March 4, 2022
SENATOR PHILLIP WHEELER’S LEGISLATIVE UPDATE
s we wrap up week nine of the 2022 Regular Session, much is happening in the world. Often we get caught up in challenges we face nationally and even those challenges abroad. Rightfully so. The current most critical topic is the conflict between Ukraine and Russia. Bipartisan Senate Resolution 153 was adopted by the Senate this week, and it spoke to the importance of freedom and standing in unity with the Ukrainian people.
The Commonwealth of Kentucky supports Ukrainian sovereignty and its right to self-determination, as we have a shared love of freedom and self-governance. America remains the shining city on a hill, and as proud Americans, we wish for nothing more than the same independence and love for liberty we share at home to be spread across the globe.
Since declaring independence from Russia in 1918 and being freed from the grip of the communist Soviet Union in 1991, Ukraine has developed a rich culture, language, and history, entirely unique to itself. After the fall of the Berlin Wall, Christianity was introduced to the nation and allowed to flourish. Senator Robby Mills (R-Henderson) shared a touching story on the Senate floor about his travels to Ukraine during that time.
Like Kentucky, Ukraine is geographically blessed and is rich with natural resources, which are the primary drivers of its economy. These national treasures are to be enjoyed by the Ukrainian people, not to be seized by an authoritarian Russia and used to expand its wealth and power. As a way Kentuckians can stand against Russia and for Ukrainian sovereignty, our robust spirits industry can cease selling and purchasing Russian vodka and other goods. This is a wonderful opportunity to shop local and support Kentucky and United States produced liquor products.
With Ukraine being the largest Eastern European country, its independence is in our country’s best national security interest, especially as Russia and China strive to become a global hegemony. We must stand for the values our republic best exemplifies and alongside the people of Ukraine against an aggressive, unpredictable, and dictatorial Russia. The balance between human prosperity and freedom and human suffering and subjugation is constantly shifting. Despite fears and anxieties of foreign unrest, Americans must continue to defend the principles that best enable us to live out the rights we are each endowed with.
Another bipartisan measure that passed the senate this week was Senate Bill 194, legislation set to send a rebate to all income tax-paying Kentuckians. This money is not a stimulus, but comes from a budget surplus resulting from an excess of federal money flowing into the state, as well as conservative spending over the past couple of years. These funds are currently sitting in the commonwealth’s coffers and are not tied to future projections. During a time of rapidly rising inflation, this bill puts hard-earned money back into the pockets of families and allows them to save or spend that money as best fits their needs.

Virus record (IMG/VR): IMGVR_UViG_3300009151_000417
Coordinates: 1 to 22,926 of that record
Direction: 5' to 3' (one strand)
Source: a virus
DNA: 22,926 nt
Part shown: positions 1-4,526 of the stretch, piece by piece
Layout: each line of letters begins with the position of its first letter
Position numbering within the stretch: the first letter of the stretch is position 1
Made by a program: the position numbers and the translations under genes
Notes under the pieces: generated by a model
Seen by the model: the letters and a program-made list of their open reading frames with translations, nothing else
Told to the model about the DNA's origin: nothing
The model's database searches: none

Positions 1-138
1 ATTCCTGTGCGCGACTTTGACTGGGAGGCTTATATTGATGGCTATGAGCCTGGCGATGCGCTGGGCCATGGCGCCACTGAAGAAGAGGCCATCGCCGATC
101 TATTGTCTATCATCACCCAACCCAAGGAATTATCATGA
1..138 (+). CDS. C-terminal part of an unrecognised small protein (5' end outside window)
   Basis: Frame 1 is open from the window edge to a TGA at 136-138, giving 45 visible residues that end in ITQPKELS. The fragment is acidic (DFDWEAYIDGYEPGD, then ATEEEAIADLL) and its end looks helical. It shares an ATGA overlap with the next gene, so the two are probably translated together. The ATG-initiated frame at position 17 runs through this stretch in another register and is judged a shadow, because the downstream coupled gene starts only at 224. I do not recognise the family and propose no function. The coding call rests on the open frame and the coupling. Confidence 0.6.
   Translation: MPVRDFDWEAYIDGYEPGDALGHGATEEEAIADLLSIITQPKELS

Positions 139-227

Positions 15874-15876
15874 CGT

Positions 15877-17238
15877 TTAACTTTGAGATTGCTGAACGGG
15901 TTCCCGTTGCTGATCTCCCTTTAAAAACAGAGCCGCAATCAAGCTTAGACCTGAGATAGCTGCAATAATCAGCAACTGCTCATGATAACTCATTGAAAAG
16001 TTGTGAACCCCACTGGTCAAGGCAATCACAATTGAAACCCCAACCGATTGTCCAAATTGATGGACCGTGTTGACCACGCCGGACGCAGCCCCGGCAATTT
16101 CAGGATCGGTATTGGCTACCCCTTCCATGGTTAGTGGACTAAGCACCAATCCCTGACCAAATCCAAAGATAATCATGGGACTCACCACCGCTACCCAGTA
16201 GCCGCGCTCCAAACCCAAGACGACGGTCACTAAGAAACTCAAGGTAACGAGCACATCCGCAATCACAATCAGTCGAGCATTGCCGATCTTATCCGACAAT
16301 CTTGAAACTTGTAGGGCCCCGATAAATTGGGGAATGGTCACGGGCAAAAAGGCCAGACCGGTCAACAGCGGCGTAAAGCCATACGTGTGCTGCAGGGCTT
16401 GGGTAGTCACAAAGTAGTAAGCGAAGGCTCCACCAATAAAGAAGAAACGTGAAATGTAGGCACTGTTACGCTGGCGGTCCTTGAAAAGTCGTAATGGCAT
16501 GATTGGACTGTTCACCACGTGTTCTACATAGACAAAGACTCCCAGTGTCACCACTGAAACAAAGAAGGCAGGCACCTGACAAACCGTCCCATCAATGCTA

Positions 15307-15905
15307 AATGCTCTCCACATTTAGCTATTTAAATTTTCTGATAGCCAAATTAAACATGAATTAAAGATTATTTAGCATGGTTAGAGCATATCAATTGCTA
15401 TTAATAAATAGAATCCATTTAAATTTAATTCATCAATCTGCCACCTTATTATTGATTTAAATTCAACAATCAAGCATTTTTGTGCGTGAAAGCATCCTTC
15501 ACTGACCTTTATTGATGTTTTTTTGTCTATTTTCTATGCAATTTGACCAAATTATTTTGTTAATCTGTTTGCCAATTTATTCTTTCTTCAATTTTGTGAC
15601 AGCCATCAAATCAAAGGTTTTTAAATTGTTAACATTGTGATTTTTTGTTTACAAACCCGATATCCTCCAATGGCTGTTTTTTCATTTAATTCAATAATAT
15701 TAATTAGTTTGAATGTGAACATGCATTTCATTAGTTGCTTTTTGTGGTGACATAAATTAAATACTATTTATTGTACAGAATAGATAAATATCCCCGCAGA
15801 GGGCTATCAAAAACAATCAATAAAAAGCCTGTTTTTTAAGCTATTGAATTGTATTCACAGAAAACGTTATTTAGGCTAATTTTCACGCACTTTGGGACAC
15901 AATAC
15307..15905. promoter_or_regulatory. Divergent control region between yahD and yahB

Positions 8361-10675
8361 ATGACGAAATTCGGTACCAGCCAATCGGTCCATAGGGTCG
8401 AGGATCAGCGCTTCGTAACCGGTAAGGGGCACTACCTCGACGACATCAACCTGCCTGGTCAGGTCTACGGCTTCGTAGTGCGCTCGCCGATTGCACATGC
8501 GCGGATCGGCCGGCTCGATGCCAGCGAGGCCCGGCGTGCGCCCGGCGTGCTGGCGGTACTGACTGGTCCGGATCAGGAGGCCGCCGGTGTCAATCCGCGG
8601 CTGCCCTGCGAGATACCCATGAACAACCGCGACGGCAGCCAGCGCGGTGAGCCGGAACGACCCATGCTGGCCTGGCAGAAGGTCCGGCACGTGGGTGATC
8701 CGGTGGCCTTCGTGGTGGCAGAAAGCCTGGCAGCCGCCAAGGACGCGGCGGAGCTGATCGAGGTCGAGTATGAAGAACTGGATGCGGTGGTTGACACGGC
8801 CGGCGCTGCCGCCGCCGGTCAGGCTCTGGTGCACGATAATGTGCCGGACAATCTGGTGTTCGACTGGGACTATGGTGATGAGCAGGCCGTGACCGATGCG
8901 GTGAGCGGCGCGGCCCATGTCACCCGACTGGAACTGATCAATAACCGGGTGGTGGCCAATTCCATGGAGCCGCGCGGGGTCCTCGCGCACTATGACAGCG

Other bills passed this week include Senate Bill 10, legislation that bolsters the nursing profession in our state by the expansion of nursing school slots and expanding licensing reciprocity for with other states so that qualified nurses from outside of Kentucky can work here and meet our needs.
Other major legislation included House Bill 6, which sets the standard for car trade-in values and related property taxes. Since 2009, the state has used the “clean” trade-in value or vehicle assessments as opposed to the “average” trade-in value. This has resulted in the unfair inflation of motor vehicle taxes on citizens throughout the commonwealth. In addition, it directs Governor Beshear to utilize the 2021 values rather than the abnormal values for 2022 and 2023 that we are seeing as a result of the inflationary policies of the Biden Administration.
Finally, the Senate passed House Bill 144 and House Bill 4 which affect our state unemployment trust fund. I was able to support HB 144 which appropriated American Rescue Plan <image003.jpg>Funds to resupply our depleted Unemployment Trust Fund and get it back to pre-pandemic levels.
I was unable to support HB4 since I think it will be bad for Eastern Kentucky and the 31st Senate District. House Bill 4 substantially reduces the number of weeks of unemployment that a laid-off person is eligible for. In addition, it uses “indexing” to tie eligibility requirements to the state unemployment rate rather than the regional unemployment rate. Clearly, Eastern Kentucky and Western Kentucky have suffered far more in the last two decades than the “Golden Triangle” and places like Bowling Green where there are large factories, innumerable job opportunities, and a shortage of qualified labor. While this legislation may be well-intended to encourage people to re-enter the workforce at a time of shortages, I feel that it will unfairly force rural Kentuckians into substantially lower-paying jobs or, at worse worst, accelerate the depopulation of rural Kentucky that we have seen in the last two U.S. Censuses.
It’s an honor to serve as your senator. If you would like any additional information or have questions or comments, please contact my office at 502-564-8100.